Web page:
Worker safety is a priority for most companies for a variety of reasons. Yet how does one achieve it with mining and its many inherent dangers, like having thousands of tons of earth mere feet above the miners? 

The answer lies in mining safety technology. Ranging from the use of robots to networks, all are cutting-edge tech to keeping workers safe and sound in the earth’s bowels.  

Dangers of Mining

Mining is a profitable business, especially for iron and copper ores. But it’s also dangerous, with reports indicating 15,000 miners or more are killed each year across the globe.     

The figures are considerably less in the US. Last year, fatalities in mining were 29 due to work-related accidents. On the other hand, they’re costly: between 2008 – 2017, mining companies shelled out $1.42 million per fatality. Those figures have since increased due to inflation, insurance, etc. 

Miners too close to a blast area, the use of a too powerful charge, and premature and misfired explosions are the leading causes of death in many mining operations. 

These figures do not include those affected by associated conditions like coal mine dust lung diseases, which are seeing an increase in deaths.

What is Mining Safety?

Mining safety can be simply defined as any process or practice ensuring the safety and well-being of the miners. Safety rules and regulations from how the workers act on the job to emergency plans are obvious examples. Others are the equipment they use like industrial tablets and their ability to survive the hostile work conditions.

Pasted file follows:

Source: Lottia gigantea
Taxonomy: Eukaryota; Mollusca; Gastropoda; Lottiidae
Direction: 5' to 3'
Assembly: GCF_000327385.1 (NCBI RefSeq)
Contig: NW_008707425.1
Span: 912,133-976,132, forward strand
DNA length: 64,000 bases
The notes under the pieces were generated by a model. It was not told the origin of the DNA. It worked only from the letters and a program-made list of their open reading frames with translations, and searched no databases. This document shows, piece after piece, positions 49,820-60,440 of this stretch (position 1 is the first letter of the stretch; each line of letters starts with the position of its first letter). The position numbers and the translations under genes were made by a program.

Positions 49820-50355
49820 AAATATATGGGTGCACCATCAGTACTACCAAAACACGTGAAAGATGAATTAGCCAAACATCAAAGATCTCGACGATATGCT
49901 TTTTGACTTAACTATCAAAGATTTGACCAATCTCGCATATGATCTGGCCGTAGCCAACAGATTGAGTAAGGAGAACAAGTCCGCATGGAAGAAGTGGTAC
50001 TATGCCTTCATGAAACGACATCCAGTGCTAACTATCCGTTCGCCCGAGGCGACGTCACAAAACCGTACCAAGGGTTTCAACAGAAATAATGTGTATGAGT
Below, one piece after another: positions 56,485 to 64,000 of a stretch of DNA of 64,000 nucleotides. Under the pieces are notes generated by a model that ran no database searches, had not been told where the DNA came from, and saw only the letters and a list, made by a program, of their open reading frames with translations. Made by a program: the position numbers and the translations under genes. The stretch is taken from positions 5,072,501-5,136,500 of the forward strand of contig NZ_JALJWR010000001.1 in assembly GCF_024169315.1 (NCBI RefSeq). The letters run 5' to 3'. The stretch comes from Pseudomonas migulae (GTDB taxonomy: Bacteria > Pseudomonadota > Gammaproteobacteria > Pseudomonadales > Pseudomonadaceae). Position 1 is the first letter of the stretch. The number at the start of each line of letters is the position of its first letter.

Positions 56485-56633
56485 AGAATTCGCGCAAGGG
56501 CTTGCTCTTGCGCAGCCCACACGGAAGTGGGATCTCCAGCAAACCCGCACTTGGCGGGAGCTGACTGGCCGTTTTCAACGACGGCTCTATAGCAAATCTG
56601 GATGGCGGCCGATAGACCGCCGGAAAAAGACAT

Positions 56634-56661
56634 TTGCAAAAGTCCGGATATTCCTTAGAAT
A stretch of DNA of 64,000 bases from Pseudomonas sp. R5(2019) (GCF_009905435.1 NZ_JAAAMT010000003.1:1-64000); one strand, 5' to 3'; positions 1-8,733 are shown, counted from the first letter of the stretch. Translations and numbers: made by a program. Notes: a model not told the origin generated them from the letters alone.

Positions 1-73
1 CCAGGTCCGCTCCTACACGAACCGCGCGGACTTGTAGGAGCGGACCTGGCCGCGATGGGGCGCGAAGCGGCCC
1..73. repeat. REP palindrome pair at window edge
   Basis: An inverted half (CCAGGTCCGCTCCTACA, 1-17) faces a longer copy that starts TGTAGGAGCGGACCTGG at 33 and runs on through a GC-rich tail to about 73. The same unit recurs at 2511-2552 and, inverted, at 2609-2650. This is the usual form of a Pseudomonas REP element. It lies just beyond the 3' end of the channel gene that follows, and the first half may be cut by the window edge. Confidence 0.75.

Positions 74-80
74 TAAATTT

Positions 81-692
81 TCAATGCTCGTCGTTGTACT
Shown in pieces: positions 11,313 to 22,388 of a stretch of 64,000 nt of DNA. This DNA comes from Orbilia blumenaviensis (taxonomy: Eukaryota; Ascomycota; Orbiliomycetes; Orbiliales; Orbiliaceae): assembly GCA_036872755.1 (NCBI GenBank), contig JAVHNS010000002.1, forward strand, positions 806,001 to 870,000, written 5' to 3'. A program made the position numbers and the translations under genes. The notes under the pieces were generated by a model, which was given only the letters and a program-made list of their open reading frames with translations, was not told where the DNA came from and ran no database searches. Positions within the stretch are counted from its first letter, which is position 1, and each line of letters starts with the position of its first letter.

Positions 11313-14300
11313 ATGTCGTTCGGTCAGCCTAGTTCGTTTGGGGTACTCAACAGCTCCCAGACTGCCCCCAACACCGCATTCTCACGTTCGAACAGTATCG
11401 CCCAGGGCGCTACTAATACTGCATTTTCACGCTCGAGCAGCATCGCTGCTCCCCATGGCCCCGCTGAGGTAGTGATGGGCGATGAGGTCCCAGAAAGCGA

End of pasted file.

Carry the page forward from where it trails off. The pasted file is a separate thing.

Some current safe mining practices include: 

Hazard communication

Mining work has a lot of hazards (example: a covered hole or unsafe tunnel). So managers and supervisors need to keep workers appraised of them. 

Signage and labels are a few examples. Anyone in the area should be able to see them quickly, and they need to give it a wide berth. 

Another example is open communication. Workers should always feel comfortable reporting safety concerns with the confidence that it’ll be taken care of (“safety culture”). 

Ensure plenty of ventilation

As mentioned above about coal mine dust lung diseases, mines are hazardous to miners’ lungs. Dust and debris are constantly in the air around a mine. To minimize their effects, mining companies try to: 

  • Ventilate the area, enclosure, or confinement of the affected area.
  • Provide mining safety technology like personal protective equipment. These can range from a face mask to ventilators.
  • Educate workers about the respiratory risks of each area of the mine as well safety measures.   

Heat stress 

Miners are exceedingly susceptible to heat stress, or all the heat inflicted on them from natural and man-made sources. This is unsurprising, given they work in enclosed areas lacking natural airflow, do physically exhausting work, and use heavy machinery. All these and more generate and retain heat, making the workplace an oven or hotter. 

Workers should be given plenty of breaks and places to cool off. Obviously, they should have plenty of water. Everyone should know the signs of heat stress, like heat rashes, and what emergency actions to take if heat stress sets in. 

Other current safety practices in mining:  

  • Cave-In Potentials
  • Continued Professional Training and Refreshers
  • Dust Hazards
  • Electrical Safety
  • Equipment Upkeep Procedures
  • Fire Risks
  • Handling Vibration and Noise Levels
  • Importance of Ventilation
  • Importance of Vision and Visibility